The two sites in question are based in Bangalore, India, and are involved in the manufacture of drug product for two biosimilars, trastuzumab and pegfilgrastim.
Biocon Biologics’ sites were inspected by the US Food and Drug Administration (FDA) in September 2019, during which the agency raised eight observations.
The agency’s work came as part of a pre-approval inspection for the facilities, though Biocon responded at the time saying that the observations would not impact commercialization of products associated with the facilities.
Now, the company has announced that it has been given the all-clear, after the receipt of an establishment inspection report signifying the closure of the inspection.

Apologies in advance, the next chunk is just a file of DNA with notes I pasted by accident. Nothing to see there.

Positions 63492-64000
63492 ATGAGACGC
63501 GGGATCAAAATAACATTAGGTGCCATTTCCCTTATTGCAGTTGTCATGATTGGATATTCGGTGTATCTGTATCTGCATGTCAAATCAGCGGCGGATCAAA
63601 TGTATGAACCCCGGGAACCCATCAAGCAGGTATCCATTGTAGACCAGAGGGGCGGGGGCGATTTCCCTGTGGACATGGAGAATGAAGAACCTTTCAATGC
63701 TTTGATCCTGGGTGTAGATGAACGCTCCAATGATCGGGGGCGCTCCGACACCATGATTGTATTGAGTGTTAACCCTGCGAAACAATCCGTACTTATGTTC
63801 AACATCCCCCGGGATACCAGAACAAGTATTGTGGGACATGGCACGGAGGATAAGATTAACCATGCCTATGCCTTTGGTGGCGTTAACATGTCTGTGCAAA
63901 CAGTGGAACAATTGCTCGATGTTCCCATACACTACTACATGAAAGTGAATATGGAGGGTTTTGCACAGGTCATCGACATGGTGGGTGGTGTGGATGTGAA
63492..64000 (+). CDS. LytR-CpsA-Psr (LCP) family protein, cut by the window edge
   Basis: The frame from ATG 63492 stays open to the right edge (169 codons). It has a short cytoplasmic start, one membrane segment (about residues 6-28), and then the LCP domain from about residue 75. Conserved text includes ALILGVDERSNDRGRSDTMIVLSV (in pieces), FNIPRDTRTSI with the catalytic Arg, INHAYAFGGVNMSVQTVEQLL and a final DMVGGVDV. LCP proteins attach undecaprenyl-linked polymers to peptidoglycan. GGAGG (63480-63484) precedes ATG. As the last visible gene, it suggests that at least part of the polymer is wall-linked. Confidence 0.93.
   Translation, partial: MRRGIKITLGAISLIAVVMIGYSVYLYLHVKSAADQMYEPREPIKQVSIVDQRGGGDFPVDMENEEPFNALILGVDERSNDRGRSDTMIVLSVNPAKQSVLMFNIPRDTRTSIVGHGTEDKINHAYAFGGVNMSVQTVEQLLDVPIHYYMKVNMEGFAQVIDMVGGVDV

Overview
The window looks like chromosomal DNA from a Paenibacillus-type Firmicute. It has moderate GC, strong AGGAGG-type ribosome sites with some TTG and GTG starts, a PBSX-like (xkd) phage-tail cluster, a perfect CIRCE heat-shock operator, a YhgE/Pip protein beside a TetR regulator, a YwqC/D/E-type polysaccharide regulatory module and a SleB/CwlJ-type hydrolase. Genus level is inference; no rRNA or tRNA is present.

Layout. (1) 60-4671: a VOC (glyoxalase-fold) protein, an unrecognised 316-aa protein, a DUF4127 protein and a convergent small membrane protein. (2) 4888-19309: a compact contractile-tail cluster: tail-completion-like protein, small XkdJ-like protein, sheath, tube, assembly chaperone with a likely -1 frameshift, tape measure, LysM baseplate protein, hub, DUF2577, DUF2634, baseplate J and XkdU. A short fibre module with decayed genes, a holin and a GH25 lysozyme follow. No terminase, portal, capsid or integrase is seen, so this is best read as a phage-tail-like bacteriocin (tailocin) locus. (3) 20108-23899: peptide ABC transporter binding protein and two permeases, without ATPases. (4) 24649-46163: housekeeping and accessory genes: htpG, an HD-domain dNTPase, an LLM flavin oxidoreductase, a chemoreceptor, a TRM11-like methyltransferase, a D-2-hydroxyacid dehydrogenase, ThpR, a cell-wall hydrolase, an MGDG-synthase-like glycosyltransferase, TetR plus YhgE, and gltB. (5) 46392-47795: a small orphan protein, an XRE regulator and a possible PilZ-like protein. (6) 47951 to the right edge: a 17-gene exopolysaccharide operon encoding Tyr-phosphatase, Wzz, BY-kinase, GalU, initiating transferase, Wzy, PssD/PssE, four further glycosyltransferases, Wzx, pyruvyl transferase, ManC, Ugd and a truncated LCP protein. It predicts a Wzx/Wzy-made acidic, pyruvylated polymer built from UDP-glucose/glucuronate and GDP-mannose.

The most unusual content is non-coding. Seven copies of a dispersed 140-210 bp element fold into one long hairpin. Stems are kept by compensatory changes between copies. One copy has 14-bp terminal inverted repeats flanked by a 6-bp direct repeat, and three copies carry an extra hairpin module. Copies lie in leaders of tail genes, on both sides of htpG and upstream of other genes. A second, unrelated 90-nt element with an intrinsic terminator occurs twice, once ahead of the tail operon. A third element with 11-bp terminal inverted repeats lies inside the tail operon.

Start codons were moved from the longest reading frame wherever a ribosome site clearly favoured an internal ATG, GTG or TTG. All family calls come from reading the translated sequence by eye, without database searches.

In a statement, Biocon Biologics said that this closure would allow for filing of marketing authorization applications for its biosimilar products in ‘several global markets’.
At the time of writing, shares in Biocon were up by 4.2% on the news.
Earlier this year, Biocon Biologics received Rs 536.25 Crore ($75m) in investment by True North. The injection of cash values the business at approximately $3bn, as it moves ahead with plans to grow its annual revenues to $1bn by 2022.
A core part of its plan in this regard are the biosimilars that it has partnered with Mylan on, which saw the two companies launch Fulphila (pegfilgrastim), also known by its brand name Neulasta, in Australia earlier this week.